In the United States, nothing signals the arrival of spring in our nation’s capital like the blooming of the Japanese Cherry Trees and the three-week-long National Cherry Blossom Festival to celebrate the occasion. There are over three thousand cherry trees in Washington DC. The brilliant blossoms attract as many as 1.5 million visitors each season. This year the festival runs from March 20th to April 14th, 2019. Events are primarily free and open to the public. For additional information visit the National Cherry Blossom Festival Website.
The Washington DC event dates back to 1912 when Yoshino and Kwanzan cherry trees were gifted to the United States by Tokyo’s mayor. In return, the U.S. government reciprocated with a gift of flowering Dogwood trees to the people of Japan. Today, the National Cherry Blossom Festival honors the close ties between the Japanese and American Governments. During full bloom, these beautiful trees create an unforgettable sea of pink and white as pictured here surrounding the Jefferson Memorial.
Add A Magnificient Tree To Your Gardenscape
Like our national festival, celebrations around the world surrounding the blooming of the Cherry trees are common. This tree is planted not only because of its beauty but because it represents to us the changing seasons that symbolizes the spring, summer, fall, and winter of human life. The homeowner who chooses to plant a Japanese Cherry tree will be rewarded time and time again with its billowing light pink to ivory white flowers.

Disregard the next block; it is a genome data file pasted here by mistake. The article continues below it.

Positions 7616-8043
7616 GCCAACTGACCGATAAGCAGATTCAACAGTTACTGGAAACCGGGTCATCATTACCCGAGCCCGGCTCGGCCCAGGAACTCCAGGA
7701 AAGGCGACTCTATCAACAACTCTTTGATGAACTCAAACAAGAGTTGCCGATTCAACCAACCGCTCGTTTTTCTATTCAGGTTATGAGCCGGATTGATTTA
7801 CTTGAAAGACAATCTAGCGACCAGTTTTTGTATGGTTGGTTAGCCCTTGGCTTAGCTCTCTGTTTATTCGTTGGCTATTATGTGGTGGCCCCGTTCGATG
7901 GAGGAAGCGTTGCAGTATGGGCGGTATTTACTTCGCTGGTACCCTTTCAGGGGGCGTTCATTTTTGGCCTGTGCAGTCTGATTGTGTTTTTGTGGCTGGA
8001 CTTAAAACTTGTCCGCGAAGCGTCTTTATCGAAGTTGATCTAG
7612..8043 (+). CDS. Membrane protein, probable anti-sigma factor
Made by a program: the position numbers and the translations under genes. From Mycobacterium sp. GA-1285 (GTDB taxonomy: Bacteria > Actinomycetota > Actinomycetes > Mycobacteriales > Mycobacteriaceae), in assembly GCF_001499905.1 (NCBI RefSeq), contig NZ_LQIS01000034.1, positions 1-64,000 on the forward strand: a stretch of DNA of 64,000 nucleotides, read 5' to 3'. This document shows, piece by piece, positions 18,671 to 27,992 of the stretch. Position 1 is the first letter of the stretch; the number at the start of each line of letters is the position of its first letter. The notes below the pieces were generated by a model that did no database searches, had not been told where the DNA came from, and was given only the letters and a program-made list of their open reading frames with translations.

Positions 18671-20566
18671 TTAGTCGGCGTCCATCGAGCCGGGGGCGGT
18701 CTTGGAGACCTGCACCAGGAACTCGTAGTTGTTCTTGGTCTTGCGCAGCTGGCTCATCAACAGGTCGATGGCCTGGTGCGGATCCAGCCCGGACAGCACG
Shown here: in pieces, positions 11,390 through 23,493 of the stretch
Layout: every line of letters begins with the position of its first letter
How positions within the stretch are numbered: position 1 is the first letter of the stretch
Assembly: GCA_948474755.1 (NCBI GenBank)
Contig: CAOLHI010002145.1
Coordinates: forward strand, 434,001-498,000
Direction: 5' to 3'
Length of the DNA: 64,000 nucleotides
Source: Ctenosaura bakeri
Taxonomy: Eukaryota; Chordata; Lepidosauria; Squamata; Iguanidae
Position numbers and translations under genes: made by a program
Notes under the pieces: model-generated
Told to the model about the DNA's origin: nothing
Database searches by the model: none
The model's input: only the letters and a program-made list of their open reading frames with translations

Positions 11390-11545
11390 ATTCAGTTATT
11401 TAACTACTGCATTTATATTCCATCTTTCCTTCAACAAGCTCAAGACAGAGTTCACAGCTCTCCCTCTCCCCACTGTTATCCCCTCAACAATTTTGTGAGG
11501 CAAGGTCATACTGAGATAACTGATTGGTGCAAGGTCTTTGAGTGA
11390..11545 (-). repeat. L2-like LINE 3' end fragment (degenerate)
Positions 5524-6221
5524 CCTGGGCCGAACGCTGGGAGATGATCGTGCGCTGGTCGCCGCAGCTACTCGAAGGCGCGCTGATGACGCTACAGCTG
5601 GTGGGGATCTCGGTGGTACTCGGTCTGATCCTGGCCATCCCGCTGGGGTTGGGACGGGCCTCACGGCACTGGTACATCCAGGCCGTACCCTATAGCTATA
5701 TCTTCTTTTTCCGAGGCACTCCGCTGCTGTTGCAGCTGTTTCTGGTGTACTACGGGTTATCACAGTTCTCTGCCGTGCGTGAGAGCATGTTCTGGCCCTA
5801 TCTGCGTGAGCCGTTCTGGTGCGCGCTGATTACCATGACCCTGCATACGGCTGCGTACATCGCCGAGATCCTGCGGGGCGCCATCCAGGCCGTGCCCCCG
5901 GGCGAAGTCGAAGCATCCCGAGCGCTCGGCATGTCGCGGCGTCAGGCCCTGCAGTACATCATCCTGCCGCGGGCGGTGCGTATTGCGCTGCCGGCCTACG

Japanese cherry trees include several varieties; however, the most common cultivar is the Japanese Flowering Cherry, Prunus serrulata, or the Yoshino Cherry tree. Cherry trees belong to the Rose family. In the United States, these trees prefer USDA Hardiness Zones 5 through 8. Plant this tree in a variety of sun exposure regions, including full sun to partial shade. Minimal pruning is needed for this cultivar, which naturally produces a rounded shape.
Ornamental Cherry trees are tolerant of a variety of acidic soil conditions from sandy and loamy to clay soils which will all support this tree. As long as there is adequate drainage your tree should do well however, standing water should be avoided. These cherry trees are mildly drought tolerant; however, if you live in a location prone to severe droughts, consider planting it in partial shade to reduce water evaporation. When first planted and during the first summer trees should receive thirty minutes of water to encourage the development of a deep root system. Additionally, using mulch can help conserve water and disperse the water more evenly.
Interesting Facts About Yoshino Cherry Trees:
- This amazing tree is a clone of a single tree and propagated by grafting.
- The gorgeous Yoshino Cherry is native to Japan
- The Yoshino grows quickly, especially when it is young, up to 3 to 4 feet per year
- These trees do not produce edible fruit
- Beware, this tree is prone to diseases and pests
- Its reddish bark is marked with prominent lenticels
This tree is a winner for any temperate garden. Plant your own Japanese Cherry Tree and enjoy your own everlasting festival.